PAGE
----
October marks a major event in the fight against global warming. The chemical industry, in collaboration with numerous countries, has come to an agreement to gradually phase out the use of hydrofluorocarbons (HFCs), a greenhouse gas common in cooling units, starting in 2019. This landmark announcement, known as the Kigali deal, aims to lower global warming predictions by 0.5 degree Celsius. The deal involved over 100 nations and features multiple timelines for countries to end the use of HFCs. U.S. Secretary of State John Kerry, chemical and food companies, and representatives from numerous countries collaborated in the groundbreaking effort. The deal is not a major blow to the U.S. chemical manufacturing industry, but it is yet another development in the ever changing regulatory and compliance framework impacting chemical production in the United States.
“Because nearly all HFCs are made by a handful of giant western chemical companies and are used in air-conditioning units and cooling systems made and sold in rich countries, it was relatively easy for their governments to put pressure on a single global industry. Alternatives such as hydrocarbons, ammonia and CO2 are widely available, safe, approved and on the market,” writes John Vidal in The Guardian, referring to the Kigali deal.
The United States is the world leader in chemical manufacturing, accounting for 19 percent of the global chemical output. In response to worldwide trends like climate change, resource scarcity, and population grown, U.S. chemical companies have transitioned into science and technology companies to stay in front of these concerns. This change in identity has exposed chemical companies to the regulations of other industries that would not have applied to traditional chemical manufacturers.
One example of this is the growing trend among governments, including the U.S., to treat petroleum producers less favorably, resulting in fewer tax incentives and stricter regulations that increase the price of petroleum feedstocks that supply chemical companies. Looking across the Atlantic, U.S. chemical companies have witnessed the implementation of the Europeans Union’s Registration, Evaluation, Authorization, and Restriction of Chemicals (REACH) regulations, which have put in place strict and complex rules regarding the production and use of chemicals. REACH is estimated to cost the European chemical industry US$2.8 billion in the first 11 years, according to the European Commission.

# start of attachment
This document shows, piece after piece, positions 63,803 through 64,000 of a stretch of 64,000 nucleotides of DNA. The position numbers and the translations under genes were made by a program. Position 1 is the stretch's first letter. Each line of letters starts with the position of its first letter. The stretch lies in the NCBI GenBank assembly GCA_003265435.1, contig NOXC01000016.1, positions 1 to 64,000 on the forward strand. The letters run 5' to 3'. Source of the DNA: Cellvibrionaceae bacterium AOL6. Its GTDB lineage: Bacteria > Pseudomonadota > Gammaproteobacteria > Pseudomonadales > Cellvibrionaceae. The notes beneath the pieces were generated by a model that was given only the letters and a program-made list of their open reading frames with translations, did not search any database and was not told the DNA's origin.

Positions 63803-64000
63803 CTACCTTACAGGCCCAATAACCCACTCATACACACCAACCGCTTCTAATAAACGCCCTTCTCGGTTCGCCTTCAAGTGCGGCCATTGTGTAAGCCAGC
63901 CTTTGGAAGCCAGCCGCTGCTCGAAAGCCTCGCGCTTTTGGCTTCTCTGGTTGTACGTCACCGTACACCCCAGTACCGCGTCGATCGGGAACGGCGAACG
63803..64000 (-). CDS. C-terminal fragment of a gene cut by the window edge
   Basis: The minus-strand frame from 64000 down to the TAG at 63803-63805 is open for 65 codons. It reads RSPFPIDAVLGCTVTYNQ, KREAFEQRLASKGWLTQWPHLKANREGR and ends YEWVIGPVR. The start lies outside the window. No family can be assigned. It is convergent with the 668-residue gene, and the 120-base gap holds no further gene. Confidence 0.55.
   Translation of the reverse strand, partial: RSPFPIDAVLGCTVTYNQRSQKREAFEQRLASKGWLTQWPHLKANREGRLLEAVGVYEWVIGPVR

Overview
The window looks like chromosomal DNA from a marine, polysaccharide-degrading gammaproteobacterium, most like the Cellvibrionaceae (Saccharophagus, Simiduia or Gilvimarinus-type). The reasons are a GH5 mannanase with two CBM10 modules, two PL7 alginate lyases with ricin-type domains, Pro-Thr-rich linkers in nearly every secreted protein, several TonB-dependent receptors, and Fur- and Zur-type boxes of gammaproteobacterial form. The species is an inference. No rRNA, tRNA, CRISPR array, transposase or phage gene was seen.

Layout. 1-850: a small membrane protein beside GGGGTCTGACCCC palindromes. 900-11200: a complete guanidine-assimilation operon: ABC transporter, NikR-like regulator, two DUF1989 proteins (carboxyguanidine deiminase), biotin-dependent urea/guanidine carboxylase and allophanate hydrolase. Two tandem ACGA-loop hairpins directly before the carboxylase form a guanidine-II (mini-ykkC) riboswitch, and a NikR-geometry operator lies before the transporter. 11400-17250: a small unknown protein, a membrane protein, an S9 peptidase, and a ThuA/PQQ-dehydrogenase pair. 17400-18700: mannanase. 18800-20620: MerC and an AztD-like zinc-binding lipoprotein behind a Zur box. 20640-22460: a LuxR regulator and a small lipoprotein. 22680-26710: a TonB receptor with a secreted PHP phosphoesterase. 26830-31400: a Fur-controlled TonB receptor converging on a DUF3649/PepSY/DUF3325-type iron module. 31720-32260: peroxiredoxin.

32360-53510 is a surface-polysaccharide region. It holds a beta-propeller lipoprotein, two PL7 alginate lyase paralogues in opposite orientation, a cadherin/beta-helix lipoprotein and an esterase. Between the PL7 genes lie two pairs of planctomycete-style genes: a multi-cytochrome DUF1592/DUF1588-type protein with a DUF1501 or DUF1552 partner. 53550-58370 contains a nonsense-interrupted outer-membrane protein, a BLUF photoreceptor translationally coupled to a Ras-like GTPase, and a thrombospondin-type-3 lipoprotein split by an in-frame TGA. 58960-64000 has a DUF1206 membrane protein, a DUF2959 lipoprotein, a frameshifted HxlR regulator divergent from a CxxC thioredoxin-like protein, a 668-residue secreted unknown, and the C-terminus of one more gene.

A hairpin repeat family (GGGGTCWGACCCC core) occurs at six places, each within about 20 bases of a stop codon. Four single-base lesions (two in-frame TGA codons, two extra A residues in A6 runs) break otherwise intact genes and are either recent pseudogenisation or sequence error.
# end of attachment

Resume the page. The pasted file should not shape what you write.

Back at home, the Environmental Protection Agency (EPA) has been at work to deliver the promises in the Frank R. Lautenberg Chemical Safety for the 21st Century Act that was signed in June of this year. The law reforms the Toxic Substances Control Act (TSCA) and puts in place new rules for the chemical industry. Of note, the law prohibits the exporting of five specific mercury compounds and gives the EPA the power to determine whether or not new chemicals are allowed to enter the marketplace.
Now more than ever, chemical companies are required to adhere to a wide variety of regulations that govern more than just the chemical industry. Production techniques, materials, packaging, and, of course, chemicals are all subject to the rules of multiple laws and agencies which force chemical companies to maintain strict quality management, diligent record keeping, and detailed product information. Naturally, these extra steps add cost to the development and manufacturing processes.
Bercen is an innovative specialty chemical company that understands the continuously changing landscape of U.S. chemical regulations and has the expertise to adjust and streamline lean processes to produce tailored chemical solutions. We take pride in delivering value to our customers through responsive and friendly customer service paired with our high quality chemical products.
To learn more about our capabilities and our pilot plant for product development, visit us at Bercen.com.
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